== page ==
1. BMJ. 2018 Oct 8;363:k3965. doi: 10.1136/bmj.k3965.

Laparoscopic cholecystectomy versus percutaneous catheter drainage for acute
cholecystitis in high risk patients (CHOCOLATE): multicentre randomised clinical 
trial.

Loozen CS(1), van Santvoort HC(1)(2), van Duijvendijk P(3), Besselink MG(4),
Gouma DJ(4), Nieuwenhuijzen GA(5), Kelder JC(6), Donkervoort SC(7), van Geloven
AA(8), Kruyt PM(9), Roos D(10), Kortram K(1), Kornmann VN(1), Pronk A(11), van
der Peet DL(12), Crolla RM(13), van Ramshorst B(1), Bollen TL(14), Boerma D(15).

Author information: 
(1)Department of Surgery, St Antonius Hospital, 3435CM, PO box 2500, Nieuwegein, 
Netherlands.
(2)Department of Surgery, University Medical Centre Utrecht, Utrecht,
Netherlands.
(3)Department of Surgery, Gelre Hospital, Apeldoorn, Netherlands.
(4)Department of Surgery, Academic Medical Centre, Amsterdam, Netherlands.
(5)Department of Surgery, Catharina Hospital, Eindhoven, Netherlands.
(6)Department of Clinical Epidemiology, St Antonius Hospital, Nieuwegein,
Netherlands.
(7)Department of Surgery, Onze Lieve Vrouwe Gasthuis, Amsterdam, Netherlands.
(8)Department of Surgery, Tergooi Hospital, Hilversum, Netherlands.
(9)Department of Surgery, Gelderse Vallei Hospital, Amsterdam, Netherlands.
(10)Department of Surgery, Reinier de Graaff Hospital, Delft, Netherlands.
(11)Department of Surgery, Diakonessenhuis, Utrecht, Netherlands.
(12)Department of Surgery, VU University Medical Centre, Amsterdam, Netherlands.
(13)Department of Surgery, Amphia Hospital, Breda, Netherlands.
(14)Department of Radiology, St Antonius Hospital, Nieuwegein, Netherlands.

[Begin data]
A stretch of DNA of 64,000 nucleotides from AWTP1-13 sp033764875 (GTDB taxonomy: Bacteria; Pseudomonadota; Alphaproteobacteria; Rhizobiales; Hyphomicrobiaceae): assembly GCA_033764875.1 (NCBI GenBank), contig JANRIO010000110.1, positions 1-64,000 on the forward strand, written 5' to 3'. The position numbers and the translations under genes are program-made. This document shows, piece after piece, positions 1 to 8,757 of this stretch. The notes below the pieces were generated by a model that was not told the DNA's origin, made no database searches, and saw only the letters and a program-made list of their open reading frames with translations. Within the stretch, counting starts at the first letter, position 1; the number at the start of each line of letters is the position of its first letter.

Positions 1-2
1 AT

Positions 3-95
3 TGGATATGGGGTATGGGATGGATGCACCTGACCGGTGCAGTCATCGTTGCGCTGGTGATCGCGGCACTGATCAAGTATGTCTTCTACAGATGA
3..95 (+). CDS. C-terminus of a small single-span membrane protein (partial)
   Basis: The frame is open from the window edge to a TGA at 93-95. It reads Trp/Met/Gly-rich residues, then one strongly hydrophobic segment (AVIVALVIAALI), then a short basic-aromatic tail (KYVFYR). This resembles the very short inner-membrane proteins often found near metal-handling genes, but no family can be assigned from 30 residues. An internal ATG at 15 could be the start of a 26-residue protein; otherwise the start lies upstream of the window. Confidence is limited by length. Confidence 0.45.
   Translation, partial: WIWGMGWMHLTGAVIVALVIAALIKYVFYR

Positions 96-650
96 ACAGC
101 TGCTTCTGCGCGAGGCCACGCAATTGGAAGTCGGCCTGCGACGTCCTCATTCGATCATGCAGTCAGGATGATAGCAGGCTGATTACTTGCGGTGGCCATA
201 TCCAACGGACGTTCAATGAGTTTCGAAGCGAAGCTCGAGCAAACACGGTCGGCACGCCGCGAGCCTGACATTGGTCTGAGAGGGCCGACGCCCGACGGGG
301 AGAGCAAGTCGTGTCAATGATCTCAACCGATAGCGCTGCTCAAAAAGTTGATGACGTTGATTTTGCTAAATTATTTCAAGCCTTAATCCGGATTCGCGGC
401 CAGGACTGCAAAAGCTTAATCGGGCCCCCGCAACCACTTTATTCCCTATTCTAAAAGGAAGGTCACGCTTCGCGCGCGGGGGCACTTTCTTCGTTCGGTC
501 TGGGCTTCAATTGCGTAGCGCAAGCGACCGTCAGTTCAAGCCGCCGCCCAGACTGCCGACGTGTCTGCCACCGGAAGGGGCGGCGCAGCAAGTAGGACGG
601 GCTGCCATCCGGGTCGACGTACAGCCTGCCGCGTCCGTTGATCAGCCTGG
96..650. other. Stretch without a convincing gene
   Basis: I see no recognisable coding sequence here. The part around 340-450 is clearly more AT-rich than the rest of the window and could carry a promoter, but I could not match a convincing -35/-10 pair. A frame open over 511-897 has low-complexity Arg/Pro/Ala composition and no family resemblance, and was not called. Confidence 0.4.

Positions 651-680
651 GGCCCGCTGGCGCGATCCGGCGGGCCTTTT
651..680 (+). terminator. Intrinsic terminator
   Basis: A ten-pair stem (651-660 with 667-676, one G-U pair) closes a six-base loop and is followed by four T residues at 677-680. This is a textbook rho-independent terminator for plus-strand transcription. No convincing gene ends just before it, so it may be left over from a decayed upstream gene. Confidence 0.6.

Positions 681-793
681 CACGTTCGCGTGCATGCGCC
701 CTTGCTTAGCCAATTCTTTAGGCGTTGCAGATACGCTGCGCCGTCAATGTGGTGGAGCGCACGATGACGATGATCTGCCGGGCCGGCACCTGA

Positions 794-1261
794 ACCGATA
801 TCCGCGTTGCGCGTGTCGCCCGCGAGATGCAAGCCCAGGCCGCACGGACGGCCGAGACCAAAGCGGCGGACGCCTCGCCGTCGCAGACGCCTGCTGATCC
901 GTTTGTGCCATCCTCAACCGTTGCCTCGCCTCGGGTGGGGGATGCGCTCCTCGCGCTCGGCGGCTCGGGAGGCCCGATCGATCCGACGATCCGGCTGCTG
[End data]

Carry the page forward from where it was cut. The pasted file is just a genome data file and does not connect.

(15)Department of Surgery, St Antonius Hospital, 3435CM, PO box 2500, Nieuwegein,
Netherlands d.boerma@antoniusziekenhuis.nl.

OBJECTIVE: To assess whether laparoscopic cholecystectomy is superior to
percutaneous catheter drainage in high risk patients with acute calculous
cholecystitis.
DESIGN: Multicentre, randomised controlled, superiority trial.
SETTING: 11 hospitals in the Netherlands, February 2011 to January 2016.
PARTICIPANTS: 142 high risk patients with acute calculous cholecystitis were
randomly allocated to laparoscopic cholecystectomy (n=66) or to percutaneous
catheter drainage (n=68). High risk was defined as an acute physiological
assessment and chronic health evaluation II (APACHE II) score of 7 or more.
MAIN OUTCOME MEASURES: The primary endpoints were death within one year and the
occurrence of major complications, defined as infectious and cardiopulmonary
complications within one month, need for reintervention (surgical, radiological, 
or endoscopic that had to be related to acute cholecystitis) within one year, or 
recurrent biliary disease within one year.
RESULTS: The trial was concluded early after a planned interim analysis. The rate
of death did not differ between the laparoscopic cholecystectomy and percutaneous
catheter drainage group (3% v 9%, P=0.27), but major complications occurred in
eight of 66 patients (12%) assigned to cholecystectomy and in 44 of 68 patients
(65%) assigned to percutaneous drainage (risk ratio 0.19, 95% confidence interval
0.10 to 0.37; P<0.001). In the drainage group 45 patients (66%) required a
reintervention compared with eight patients (12%) in the cholecystectomy group
(P<0.001). Recurrent biliary disease occurred more often in the percutaneous
drainage group (53% v 5%, P<0.001), and the median length of hospital stay was
longer (9 days v 5 days, P<0.001).
CONCLUSION: Laparoscopic cholecystectomy compared with percutaneous catheter
drainage reduced the rate of major complications in high risk patients with acute
cholecystitis.
TRIAL REGISTRATION: Dutch Trial Register NTR2666.

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DOI: 10.1136/bmj.k3965 
PMCID: PMC6174331
PMID: 30297544  [Indexed for MEDLINE]

Conflict of interest statement: Competing interests: All authors have completed
the ICMJE uniform disclosure form at www.icmje.org/coi_disclosure.pdf declare no 
support from any organisation for the submitted work, no financial relationships 
with any organizations that might have an interest in the submitted work, and no 
other relationships or activities that could appear to have influenced the
submitted work.